Most of us who work in PR have heard it from a CEO or other key executive. “We need to be covered in ________.” Sometimes that becomes the central strategy, even if it’s untenable. Regardless, you need to work with the hand you are dealt to get the results leadership desires.
Identify the key outlets you want to be in, story by story. Determine what you have to offer each publication. If you’re going after trade magazines, determine what you have to offer that’s compelling to their readers and work your pitch from there. This may sound like old news to many PR pros, but success often lies in the basics—and strategy always does.
Tips for Identifying Media
Here’s another important question: What are your prospects and customers reading? Not sure? Have your sales reps who visit them ask them and/or take a look around their office to find out. Those publications should be on your short list. If you do customer surveys, ask the question.
Another good way to establish key media is to determine where your competitors are appearing. Their story is clearly of interest to the editors and readers of those outlets. Maybe yours is too.
Maximize PR’s Value—Article by Article
The value of coverage is by no means limited to the day or month in which it appears. Including favorable coverage on your web site is a no-brainer, but what else can you do? Reprints of significant articles can be valuable for sales kits. Direct mail campaigns can include, among other things, a case study that ran in one of your industry’s leading magazines.
You should link to coverage in your email newsletters or other electronic communications. When sales reps are working to move a lead through the pipeline, they can forward on coverage that highlights a problem that prospect is facing. Even if these articles aren’t read verbatim, they go a long way in establishing credibility for your organization. And of course, by hyper-linking to articles that appear online, you’ll be increasing your search engine visibility.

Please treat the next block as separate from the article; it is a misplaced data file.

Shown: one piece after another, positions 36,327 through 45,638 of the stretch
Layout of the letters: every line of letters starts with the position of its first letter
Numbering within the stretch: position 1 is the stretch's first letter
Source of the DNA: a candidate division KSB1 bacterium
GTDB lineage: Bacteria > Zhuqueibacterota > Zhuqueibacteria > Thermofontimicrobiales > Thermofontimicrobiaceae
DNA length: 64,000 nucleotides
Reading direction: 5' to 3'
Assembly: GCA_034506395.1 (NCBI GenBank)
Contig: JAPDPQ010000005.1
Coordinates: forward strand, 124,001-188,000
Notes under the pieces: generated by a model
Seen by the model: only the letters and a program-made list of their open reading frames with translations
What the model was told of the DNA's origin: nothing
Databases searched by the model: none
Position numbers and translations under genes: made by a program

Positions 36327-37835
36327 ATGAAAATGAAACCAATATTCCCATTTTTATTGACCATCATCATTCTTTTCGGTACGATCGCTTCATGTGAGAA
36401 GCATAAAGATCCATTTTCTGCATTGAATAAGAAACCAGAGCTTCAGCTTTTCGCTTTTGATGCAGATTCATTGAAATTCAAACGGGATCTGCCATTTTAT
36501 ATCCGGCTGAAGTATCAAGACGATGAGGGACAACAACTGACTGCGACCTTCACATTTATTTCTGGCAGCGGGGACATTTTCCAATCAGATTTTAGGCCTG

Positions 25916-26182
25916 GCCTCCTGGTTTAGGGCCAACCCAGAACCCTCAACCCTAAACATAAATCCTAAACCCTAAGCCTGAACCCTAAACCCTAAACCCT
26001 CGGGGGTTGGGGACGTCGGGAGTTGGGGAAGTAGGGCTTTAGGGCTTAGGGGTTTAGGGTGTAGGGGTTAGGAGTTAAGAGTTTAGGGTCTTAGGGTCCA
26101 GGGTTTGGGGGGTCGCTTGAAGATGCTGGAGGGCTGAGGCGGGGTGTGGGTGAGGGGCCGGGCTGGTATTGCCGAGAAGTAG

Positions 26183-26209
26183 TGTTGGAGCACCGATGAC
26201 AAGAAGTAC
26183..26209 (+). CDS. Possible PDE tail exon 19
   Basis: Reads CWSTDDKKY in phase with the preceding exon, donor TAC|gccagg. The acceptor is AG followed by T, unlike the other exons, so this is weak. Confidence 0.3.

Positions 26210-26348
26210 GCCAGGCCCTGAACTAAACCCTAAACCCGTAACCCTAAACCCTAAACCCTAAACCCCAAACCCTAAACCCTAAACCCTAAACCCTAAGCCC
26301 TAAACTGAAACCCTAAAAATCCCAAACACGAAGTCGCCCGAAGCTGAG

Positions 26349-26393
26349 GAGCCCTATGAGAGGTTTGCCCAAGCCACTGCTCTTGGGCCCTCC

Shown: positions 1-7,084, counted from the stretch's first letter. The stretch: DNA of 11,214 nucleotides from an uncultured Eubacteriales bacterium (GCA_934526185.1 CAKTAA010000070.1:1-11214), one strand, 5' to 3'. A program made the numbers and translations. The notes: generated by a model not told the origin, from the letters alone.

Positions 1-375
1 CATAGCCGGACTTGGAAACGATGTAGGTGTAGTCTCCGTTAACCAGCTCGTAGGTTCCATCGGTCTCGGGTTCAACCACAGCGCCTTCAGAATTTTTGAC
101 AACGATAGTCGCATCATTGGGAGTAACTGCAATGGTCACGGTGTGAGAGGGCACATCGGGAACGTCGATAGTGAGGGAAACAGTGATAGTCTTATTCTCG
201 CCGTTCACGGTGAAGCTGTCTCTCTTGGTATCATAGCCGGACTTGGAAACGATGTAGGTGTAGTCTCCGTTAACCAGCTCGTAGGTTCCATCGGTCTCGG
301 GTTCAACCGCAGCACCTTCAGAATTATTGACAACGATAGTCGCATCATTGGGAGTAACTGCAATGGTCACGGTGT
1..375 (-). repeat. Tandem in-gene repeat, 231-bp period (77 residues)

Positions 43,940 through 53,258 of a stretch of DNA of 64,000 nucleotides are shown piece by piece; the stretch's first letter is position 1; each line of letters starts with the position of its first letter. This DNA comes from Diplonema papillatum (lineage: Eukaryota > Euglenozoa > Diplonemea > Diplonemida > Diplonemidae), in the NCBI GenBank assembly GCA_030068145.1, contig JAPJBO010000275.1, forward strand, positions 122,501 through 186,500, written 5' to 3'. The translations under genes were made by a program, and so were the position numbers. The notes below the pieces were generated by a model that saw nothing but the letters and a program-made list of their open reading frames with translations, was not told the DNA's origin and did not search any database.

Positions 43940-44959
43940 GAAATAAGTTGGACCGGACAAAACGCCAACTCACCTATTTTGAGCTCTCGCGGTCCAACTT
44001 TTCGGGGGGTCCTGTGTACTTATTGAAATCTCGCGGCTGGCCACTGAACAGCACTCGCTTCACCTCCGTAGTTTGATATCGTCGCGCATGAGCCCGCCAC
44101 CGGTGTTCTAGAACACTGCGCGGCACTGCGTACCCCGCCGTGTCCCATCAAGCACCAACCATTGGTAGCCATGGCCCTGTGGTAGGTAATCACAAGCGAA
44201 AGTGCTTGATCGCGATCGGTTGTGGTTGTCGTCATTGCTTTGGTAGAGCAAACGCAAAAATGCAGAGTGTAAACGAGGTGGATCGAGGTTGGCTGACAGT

Don’t Forget Letters to the Editor
Many trade publications and other publications run letters to the editor. If your company is following a significant trend or you have feedback on coverage, craft a letter to the editor for your CEO, president, etc. Not only is this quick-hit coverage, it can pique the editor’s interest and lead opportunities for your organization.
To Byline or not to Byline?
Should we do by-lined articles? What value to they have? We get these questions a lot. The answer lies in two questions. First, do the publications you’re pitching run bylined articles? For some industries, such opportunities are limited. For others, such as healthcare, there are opportunities, but rarely for vendors.
If there are opportunities in your industry, and you have a story to tell, do you have the bandwidth to support bylines? Sometimes it’s easier to get the opportunity to submit the story than it is for the executive, developer, subject matter expert, etc. who will contribute to the story to provide information. It’s important that you know what you’re getting into, particularly if the article is to be technical and require much time from others in your organization.
Determine how you’ll measure.
How will you gauge PR’s impact on your overall marketing program? Frankly (and intangibly), CEOs love to see articles about themselves and the organization they’ve helped build. While not necessarily quantifiable, this is eminently important.
Measure spikes in web traffic when stories appear. Measure the referral sites that push readers to your site. These are good indicators of editorial impact.
The questions your inbound sales reps ask should include asking how the prospect heard about the product or service. Even if they report something vague like, “I saw it in a magazine,” try and have them push for where they saw it. Even if they don’t remember the publication, they may tell you it was a trade publication. This helps eliminate variables and determine if more calls are coming in around the time editorial hits.
To learn about how to scale your government contractor marketing and public relations program, contact Borenstein Group via the web or at 703-385-8178.